Was gold cheaper in the 80s?

Gold is dispersed throughout the Earth's crust and has since ancient times been valued both for its scarcity and for its metallurgical properties. Before the 19th century, most nations maintained a bimetallic monetary system, which often included gold but consisted mainly of silver. Starting in Britain in 1821, monetary units were exchangeable for a fixed amount of gold at a predetermined Gold Price Per Ounce, a change that Britain expected would stabilize its rapidly growing economy. As the Industrial Revolution spread, other countries followed suit, and by the end of the 19th century, most industrialized nations were following the gold standard. In the new global economy, the common standard facilitated international monetary transactions and stabilized exchange rates.

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MST. The price of gold in dollars had increased tremendously, but commodity prices had not kept up with the same pace. To stop the flow of funds into gold and the exhaustion of government gold reserves, in 1933, President Franklin D. As hard as it is to believe now, people in Germany, during the hyperinflation of 1919-1923, often thought the same thing: that the price of gold and foreign currencies was rising, not that the German mark was falling.

This threat would force governments to change the rules, as the currency became more common and gold reserves became scarce. While the price of gold may seem cheap in the past, adjusted for inflation is not as low as you might think. The fall in the price of gold in dollars after the mid-1980s and until 1982 was due to a rise in the dollar index. In addition to the various arguments presented here, today there are some problems between the prices of “gold on paper” and the supply and demand of real ingots.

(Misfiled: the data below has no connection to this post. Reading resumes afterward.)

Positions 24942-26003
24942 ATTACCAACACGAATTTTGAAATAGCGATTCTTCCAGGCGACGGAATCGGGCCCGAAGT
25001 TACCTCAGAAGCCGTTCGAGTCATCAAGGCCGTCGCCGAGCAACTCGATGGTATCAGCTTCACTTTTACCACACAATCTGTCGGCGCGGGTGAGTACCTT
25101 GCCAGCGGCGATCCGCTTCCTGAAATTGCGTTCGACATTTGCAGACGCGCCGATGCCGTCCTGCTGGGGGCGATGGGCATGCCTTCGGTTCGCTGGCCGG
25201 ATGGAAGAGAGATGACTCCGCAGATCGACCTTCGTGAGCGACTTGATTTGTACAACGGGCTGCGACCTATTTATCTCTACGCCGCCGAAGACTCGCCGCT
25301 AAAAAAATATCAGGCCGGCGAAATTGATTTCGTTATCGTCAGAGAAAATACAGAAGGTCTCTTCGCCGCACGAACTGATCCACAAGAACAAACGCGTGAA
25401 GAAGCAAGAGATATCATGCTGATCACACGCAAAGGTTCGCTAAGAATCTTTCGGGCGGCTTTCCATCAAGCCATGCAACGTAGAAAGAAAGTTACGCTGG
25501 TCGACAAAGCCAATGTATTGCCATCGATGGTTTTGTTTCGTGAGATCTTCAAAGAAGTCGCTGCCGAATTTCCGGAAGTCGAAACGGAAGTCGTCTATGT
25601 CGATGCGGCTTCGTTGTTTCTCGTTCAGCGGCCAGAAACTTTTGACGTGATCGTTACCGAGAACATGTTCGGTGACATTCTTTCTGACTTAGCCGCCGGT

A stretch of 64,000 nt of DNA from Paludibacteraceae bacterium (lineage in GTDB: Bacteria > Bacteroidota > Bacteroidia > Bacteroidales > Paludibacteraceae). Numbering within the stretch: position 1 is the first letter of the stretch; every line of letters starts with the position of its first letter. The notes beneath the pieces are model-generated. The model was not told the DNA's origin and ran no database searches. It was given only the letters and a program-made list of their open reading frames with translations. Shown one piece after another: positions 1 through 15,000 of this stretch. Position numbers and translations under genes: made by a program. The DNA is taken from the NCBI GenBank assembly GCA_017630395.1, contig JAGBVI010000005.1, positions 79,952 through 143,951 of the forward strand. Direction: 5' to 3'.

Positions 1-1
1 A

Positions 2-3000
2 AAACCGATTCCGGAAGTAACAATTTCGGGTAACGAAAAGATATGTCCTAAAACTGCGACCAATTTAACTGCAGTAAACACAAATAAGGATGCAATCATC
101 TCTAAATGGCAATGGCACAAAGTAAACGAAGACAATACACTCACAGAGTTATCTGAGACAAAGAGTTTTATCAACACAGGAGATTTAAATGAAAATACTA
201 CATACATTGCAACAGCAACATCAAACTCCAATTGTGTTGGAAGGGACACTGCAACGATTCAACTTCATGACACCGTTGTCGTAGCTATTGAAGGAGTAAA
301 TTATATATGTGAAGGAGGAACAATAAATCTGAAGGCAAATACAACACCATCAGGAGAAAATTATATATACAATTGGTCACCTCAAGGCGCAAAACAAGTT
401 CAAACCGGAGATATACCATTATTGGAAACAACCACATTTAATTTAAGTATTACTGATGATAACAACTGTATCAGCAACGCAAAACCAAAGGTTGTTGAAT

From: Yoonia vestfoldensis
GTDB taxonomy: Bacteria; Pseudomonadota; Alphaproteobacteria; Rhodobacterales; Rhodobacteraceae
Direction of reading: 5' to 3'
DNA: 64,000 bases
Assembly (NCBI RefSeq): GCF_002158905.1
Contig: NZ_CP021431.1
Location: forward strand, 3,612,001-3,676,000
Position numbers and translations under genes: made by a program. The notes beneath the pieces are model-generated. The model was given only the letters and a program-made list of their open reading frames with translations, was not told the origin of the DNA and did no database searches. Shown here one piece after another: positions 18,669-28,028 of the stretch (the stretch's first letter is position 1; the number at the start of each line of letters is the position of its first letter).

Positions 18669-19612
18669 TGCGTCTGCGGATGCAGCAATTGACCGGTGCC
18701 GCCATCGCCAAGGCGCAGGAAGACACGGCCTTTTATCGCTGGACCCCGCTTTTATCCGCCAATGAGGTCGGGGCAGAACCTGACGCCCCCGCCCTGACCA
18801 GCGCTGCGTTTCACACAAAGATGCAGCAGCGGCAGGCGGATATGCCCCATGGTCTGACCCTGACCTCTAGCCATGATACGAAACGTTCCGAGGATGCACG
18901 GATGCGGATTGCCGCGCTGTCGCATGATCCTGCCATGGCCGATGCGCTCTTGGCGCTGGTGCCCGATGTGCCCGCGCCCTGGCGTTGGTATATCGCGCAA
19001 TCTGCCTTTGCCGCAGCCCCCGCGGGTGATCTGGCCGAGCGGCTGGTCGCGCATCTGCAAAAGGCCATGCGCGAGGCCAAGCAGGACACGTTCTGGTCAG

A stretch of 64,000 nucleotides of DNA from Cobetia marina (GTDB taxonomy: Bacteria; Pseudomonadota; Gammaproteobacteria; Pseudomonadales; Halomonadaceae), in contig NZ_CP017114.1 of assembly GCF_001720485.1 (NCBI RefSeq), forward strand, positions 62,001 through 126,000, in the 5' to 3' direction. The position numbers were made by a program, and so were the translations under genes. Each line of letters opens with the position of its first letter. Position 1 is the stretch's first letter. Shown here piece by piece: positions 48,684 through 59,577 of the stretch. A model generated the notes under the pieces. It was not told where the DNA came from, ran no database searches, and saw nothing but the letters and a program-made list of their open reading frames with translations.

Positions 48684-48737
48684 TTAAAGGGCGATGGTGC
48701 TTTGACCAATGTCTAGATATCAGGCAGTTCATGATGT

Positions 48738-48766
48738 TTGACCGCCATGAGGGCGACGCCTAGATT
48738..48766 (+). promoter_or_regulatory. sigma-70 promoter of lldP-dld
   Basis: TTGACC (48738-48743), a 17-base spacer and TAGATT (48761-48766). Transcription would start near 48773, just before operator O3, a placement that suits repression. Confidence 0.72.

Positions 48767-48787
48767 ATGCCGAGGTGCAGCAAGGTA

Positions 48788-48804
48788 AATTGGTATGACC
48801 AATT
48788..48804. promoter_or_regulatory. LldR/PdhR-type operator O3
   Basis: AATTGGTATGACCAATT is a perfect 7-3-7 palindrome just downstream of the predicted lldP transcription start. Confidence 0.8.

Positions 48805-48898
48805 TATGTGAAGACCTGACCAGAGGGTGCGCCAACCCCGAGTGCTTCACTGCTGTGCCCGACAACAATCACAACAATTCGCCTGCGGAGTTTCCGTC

We have already seen that, in the mid-1940s, people were not sure what the relationship between their currencies and gold was or should be. To clean up the commodity market, real values (in terms of gold) must fall to a level that people can afford. I believe that, since 1970, gold has basically played the role it has always played throughout history as a measure of stable value. The pressure to increase interest rates, the debt-driven aging of the economy, the trade war with China and the recent COVID-19 crisis have once again led to economic uncertainty and renewed interest in gold.

In the United States and many other countries, currencies remained “linked to gold” until the 1970s, when the decline in global reserves marked the gold standard's last death sentence. However, it seems that, even despite all the turmoil and capital controls of World War II, gold also remained more or less stable in value during that time.